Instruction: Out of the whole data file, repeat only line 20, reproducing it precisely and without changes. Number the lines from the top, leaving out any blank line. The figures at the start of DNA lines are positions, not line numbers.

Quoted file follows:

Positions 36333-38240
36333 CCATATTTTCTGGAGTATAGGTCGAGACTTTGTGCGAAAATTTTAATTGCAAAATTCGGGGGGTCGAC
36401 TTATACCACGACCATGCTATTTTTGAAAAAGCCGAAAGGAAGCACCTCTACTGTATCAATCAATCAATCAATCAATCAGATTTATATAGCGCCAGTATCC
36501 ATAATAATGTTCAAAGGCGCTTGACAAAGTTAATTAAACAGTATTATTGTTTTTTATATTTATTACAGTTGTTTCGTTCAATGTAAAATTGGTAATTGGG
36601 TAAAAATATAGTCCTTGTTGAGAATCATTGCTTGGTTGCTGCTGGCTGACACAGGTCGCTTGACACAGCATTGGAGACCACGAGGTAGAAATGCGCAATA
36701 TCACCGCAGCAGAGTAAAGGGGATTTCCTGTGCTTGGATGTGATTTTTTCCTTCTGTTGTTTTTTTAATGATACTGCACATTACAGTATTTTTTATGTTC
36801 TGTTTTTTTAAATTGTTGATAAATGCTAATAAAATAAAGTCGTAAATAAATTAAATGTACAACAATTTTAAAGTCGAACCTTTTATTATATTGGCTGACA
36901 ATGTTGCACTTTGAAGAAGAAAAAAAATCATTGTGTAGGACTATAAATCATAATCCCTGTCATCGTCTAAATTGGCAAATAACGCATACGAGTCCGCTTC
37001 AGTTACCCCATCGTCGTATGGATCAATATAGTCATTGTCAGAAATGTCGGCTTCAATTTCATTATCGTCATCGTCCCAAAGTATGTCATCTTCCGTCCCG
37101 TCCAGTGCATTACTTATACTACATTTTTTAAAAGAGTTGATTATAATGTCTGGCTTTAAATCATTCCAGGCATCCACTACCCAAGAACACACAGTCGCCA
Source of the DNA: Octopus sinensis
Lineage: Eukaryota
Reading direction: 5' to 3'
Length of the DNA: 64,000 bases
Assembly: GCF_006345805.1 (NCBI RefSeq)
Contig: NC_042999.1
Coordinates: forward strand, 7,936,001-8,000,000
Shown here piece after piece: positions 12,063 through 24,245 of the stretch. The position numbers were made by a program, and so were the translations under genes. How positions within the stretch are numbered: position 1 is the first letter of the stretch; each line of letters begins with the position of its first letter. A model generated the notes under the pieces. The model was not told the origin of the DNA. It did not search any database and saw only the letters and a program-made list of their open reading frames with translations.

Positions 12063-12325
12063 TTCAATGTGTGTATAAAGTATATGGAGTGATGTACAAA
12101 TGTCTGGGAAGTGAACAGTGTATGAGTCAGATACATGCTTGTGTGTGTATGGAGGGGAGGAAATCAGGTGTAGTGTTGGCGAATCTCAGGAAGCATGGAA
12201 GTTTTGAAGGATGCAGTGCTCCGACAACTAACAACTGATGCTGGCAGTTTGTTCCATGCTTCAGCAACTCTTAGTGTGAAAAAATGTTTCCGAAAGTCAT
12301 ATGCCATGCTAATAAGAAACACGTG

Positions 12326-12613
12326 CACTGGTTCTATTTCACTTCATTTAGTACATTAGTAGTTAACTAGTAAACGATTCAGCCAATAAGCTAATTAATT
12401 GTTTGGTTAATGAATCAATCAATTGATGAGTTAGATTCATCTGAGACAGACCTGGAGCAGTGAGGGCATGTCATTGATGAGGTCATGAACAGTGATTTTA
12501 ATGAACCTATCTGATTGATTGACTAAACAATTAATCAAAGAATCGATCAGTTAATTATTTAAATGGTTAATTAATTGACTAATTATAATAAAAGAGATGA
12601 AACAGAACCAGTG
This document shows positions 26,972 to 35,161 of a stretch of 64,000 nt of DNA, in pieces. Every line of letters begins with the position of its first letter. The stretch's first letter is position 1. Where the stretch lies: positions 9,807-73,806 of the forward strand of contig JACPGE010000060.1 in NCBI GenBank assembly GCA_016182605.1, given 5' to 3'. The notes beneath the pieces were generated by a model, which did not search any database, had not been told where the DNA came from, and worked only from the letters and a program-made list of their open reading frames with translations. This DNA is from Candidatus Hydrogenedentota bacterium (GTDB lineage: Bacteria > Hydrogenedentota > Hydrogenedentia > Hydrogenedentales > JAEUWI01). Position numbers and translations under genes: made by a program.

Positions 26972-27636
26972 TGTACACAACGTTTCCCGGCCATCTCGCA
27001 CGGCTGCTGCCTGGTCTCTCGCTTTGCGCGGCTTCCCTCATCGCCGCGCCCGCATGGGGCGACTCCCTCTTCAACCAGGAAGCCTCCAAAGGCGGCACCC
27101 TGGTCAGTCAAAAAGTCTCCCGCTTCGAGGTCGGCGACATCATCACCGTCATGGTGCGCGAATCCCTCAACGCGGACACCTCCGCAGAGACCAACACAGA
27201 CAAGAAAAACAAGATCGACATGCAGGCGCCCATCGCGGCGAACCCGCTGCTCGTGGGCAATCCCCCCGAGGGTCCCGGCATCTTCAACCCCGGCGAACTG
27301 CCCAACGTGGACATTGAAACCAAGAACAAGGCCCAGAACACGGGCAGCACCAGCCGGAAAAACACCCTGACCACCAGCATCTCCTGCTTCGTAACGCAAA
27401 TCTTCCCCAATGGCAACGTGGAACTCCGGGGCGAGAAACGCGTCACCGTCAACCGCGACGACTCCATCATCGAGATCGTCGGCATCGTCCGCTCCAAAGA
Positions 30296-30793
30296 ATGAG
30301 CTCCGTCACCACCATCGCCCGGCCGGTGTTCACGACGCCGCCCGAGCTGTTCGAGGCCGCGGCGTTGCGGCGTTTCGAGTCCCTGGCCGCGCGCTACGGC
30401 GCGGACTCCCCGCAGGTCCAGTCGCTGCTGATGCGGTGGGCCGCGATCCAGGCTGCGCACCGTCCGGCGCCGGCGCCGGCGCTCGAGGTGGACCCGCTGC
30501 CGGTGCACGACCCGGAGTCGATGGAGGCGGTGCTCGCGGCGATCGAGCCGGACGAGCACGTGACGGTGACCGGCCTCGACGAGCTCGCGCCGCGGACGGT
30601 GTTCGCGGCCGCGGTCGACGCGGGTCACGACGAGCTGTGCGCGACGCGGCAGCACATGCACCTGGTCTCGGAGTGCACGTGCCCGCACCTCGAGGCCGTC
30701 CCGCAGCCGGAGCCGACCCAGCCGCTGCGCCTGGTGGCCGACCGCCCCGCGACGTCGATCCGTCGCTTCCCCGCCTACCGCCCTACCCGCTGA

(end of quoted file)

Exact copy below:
12063 TTCAATGTGTGTATAAAGTATATGGAGTGATGTACAAA